Scientists have succeeded in growing the special stem cellsthat direct the sperm production process outside of the body. Themethod has only been proven in mice, but researchers hope itmay apply to humans. The ability to culture these cells is an initialstep that could lead in multiple directions, including correcting thesperm of infertile men, genetic engineering in humans (if ethicallyacceptable), and generating embryonic stem cells without thecontroversial step of creating an embryo. This ability would makeit possible to swap mutated genes in cells for normal or improvedones. In the case of infertile men, for example, the sperm productioncells would be removed, genetically treated, and put backin the testis, where they should produce normal sperm.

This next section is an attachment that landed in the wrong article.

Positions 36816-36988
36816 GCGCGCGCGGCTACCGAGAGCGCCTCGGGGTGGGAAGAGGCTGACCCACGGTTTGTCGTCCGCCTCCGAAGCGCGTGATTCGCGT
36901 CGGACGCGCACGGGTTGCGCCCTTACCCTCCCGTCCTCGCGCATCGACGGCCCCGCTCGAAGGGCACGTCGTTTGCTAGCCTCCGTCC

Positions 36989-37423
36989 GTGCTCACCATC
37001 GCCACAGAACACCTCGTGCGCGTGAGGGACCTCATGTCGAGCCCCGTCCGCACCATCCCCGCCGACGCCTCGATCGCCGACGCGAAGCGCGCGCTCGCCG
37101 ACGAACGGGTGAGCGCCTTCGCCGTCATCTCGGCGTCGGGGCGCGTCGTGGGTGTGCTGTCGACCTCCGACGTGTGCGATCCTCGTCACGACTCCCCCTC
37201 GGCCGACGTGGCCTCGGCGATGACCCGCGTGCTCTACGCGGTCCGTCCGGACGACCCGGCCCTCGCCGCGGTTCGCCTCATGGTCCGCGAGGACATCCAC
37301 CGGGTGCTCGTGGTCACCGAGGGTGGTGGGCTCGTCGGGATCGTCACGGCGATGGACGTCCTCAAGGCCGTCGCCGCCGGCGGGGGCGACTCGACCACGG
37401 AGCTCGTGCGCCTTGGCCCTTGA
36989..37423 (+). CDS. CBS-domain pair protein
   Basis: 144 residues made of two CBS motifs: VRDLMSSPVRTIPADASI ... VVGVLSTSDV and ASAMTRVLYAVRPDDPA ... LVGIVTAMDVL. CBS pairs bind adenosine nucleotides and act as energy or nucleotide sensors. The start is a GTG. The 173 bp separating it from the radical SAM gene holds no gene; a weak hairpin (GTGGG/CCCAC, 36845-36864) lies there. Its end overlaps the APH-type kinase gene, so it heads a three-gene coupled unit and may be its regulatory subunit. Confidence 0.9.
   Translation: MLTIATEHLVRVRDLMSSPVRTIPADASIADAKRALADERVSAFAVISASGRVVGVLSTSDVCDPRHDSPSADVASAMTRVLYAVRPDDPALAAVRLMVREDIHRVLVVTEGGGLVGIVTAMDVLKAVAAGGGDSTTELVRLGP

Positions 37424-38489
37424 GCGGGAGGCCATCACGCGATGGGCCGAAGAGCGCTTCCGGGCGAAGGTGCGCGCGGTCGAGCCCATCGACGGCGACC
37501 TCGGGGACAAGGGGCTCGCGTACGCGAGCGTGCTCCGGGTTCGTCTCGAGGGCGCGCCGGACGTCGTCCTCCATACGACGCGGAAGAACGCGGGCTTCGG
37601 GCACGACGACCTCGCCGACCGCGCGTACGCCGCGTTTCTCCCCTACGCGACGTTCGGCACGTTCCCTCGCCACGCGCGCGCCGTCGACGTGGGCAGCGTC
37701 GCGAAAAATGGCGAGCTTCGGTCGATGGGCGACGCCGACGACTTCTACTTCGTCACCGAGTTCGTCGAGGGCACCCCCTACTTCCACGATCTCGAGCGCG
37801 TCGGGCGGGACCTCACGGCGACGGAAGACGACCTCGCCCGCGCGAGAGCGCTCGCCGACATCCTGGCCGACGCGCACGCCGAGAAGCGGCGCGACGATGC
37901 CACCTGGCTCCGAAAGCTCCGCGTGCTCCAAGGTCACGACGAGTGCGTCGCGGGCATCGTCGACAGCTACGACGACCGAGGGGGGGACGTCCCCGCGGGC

Researchers also hope to learn how to make the cells producesperm outside the body. The genetically altered sperm could thenbe used directly for in vitro fertilization. This technique would beuseful in animal breeding; however, the ethics of human usage isstill a matter of debate.
This technique might also be used to solve the controversialissue of embryonic stem cells. The sperm production cells havemany of the same characteristics as embryonic stem cells and areonly a couple of developmental steps away from them.Researchers hope to be able to "walk them backward" to becomeembryonic stem cells. These could then be converted into thespecialized cell types needed to repair damaged organs.